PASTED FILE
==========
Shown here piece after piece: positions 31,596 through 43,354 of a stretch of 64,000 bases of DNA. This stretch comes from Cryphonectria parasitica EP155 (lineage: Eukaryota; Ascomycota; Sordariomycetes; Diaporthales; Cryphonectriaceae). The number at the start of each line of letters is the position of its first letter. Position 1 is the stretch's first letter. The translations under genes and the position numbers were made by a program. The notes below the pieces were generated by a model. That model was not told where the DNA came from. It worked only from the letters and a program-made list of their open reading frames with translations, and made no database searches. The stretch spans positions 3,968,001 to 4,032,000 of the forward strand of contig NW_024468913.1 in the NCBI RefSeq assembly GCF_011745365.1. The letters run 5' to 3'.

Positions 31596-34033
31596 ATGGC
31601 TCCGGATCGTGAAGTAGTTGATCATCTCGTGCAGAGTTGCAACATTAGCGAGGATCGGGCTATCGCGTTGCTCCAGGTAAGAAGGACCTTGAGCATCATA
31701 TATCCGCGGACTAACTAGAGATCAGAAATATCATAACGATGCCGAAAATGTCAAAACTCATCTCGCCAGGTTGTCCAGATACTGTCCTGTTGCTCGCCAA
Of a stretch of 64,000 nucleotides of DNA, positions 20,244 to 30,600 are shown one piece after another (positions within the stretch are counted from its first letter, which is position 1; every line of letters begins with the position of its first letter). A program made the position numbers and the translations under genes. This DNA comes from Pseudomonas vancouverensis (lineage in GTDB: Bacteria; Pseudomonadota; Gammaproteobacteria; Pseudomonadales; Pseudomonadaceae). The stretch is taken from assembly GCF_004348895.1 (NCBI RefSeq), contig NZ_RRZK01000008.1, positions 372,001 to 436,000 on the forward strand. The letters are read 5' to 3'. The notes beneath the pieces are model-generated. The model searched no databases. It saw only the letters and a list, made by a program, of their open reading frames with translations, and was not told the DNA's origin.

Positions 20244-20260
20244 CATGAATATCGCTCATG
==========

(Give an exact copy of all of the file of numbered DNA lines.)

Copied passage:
Shown here piece after piece: positions 31,596 through 43,354 of a stretch of 64,000 bases of DNA. This stretch comes from Cryphonectria parasitica EP155 (lineage: Eukaryota; Ascomycota; Sordariomycetes; Diaporthales; Cryphonectriaceae). The number at the start of each line of letters is the position of its first letter. Position 1 is the stretch's first letter. The translations under genes and the position numbers were made by a program. The notes below the pieces were generated by a model. That model was not told where the DNA came from. It worked only from the letters and a program-made list of their open reading frames with translations, and made no database searches. The stretch spans positions 3,968,001 to 4,032,000 of the forward strand of contig NW_024468913.1 in the NCBI RefSeq assembly GCF_011745365.1. The letters run 5' to 3'.

Positions 31596-34033
31596 ATGGC
31601 TCCGGATCGTGAAGTAGTTGATCATCTCGTGCAGAGTTGCAACATTAGCGAGGATCGGGCTATCGCGTTGCTCCAGGTAAGAAGGACCTTGAGCATCATA
31701 TATCCGCGGACTAACTAGAGATCAGAAATATCATAACGATGCCGAAAATGTCAAAACTCATCTCGCCAGGTTGTCCAGATACTGTCCTGTTGCTCGCCAA
Of a stretch of 64,000 nucleotides of DNA, positions 20,244 to 30,600 are shown one piece after another (positions within the stretch are counted from its first letter, which is position 1; every line of letters begins with the position of its first letter). A program made the position numbers and the translations under genes. This DNA comes from Pseudomonas vancouverensis (lineage in GTDB: Bacteria; Pseudomonadota; Gammaproteobacteria; Pseudomonadales; Pseudomonadaceae). The stretch is taken from assembly GCF_004348895.1 (NCBI RefSeq), contig NZ_RRZK01000008.1, positions 372,001 to 436,000 on the forward strand. The letters are read 5' to 3'. The notes beneath the pieces are model-generated. The model searched no databases. It saw only the letters and a list, made by a program, of their open reading frames with translations, and was not told the DNA's origin.

Positions 20244-20260
20244 CATGAATATCGCTCATG